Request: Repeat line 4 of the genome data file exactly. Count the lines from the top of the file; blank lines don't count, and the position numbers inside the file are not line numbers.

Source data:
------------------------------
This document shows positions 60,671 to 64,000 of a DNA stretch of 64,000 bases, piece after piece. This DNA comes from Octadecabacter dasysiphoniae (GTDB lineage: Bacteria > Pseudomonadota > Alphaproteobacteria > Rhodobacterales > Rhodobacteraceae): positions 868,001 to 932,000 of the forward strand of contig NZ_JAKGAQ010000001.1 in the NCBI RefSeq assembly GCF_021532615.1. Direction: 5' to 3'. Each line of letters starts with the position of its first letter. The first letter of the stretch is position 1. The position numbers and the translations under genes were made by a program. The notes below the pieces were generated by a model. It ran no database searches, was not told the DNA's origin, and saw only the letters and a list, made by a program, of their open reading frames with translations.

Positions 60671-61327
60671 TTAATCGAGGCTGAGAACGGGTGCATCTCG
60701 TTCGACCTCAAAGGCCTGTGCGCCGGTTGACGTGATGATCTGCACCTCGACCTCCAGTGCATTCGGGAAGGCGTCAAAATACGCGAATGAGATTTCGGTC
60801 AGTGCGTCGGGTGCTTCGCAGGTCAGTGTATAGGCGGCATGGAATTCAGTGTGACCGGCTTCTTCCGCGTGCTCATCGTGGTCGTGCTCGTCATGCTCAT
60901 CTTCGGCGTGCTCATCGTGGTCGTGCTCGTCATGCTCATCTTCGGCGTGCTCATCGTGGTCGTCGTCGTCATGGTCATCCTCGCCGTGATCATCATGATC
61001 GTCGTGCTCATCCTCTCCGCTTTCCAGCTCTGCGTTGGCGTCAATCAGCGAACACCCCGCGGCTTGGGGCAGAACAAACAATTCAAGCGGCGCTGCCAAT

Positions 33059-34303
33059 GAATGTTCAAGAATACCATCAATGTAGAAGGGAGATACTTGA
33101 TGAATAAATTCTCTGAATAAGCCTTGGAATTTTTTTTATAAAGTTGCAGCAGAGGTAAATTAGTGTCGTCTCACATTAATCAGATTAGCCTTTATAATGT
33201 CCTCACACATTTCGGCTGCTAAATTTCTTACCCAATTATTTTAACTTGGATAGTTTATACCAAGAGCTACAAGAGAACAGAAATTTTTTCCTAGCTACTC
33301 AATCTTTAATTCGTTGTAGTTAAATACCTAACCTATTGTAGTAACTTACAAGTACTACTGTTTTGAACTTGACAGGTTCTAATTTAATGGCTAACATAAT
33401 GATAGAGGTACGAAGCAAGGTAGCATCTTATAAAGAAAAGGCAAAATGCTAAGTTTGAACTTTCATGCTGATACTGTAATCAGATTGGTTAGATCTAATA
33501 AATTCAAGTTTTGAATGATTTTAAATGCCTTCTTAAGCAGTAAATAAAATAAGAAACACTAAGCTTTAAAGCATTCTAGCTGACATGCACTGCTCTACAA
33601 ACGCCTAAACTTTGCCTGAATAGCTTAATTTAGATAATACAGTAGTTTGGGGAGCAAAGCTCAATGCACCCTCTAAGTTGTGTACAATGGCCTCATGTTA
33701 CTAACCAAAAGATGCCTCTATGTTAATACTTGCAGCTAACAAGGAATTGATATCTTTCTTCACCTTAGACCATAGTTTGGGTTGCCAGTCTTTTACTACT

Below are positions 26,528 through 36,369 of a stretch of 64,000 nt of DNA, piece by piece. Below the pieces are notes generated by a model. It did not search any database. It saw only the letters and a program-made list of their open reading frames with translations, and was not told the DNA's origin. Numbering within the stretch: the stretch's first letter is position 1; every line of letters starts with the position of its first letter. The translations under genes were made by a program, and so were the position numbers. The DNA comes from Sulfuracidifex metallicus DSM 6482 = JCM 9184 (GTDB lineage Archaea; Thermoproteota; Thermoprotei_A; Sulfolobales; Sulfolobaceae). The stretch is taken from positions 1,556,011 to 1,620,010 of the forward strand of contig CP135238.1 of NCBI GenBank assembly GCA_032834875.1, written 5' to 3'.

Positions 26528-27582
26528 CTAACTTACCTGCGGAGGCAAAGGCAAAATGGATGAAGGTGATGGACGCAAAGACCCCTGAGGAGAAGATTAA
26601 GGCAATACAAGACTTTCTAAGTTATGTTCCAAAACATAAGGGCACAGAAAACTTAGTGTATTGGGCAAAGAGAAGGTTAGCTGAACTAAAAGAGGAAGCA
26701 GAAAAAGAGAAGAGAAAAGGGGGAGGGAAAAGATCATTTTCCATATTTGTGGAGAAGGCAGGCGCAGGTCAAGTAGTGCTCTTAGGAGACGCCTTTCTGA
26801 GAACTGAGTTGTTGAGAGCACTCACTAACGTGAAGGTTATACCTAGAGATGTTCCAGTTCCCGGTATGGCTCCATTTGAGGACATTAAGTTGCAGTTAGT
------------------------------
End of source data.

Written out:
60701 TTCGACCTCAAAGGCCTGTGCGCCGGTTGACGTGATGATCTGCACCTCGACCTCCAGTGCATTCGGGAAGGCGTCAAAATACGCGAATGAGATTTCGGTC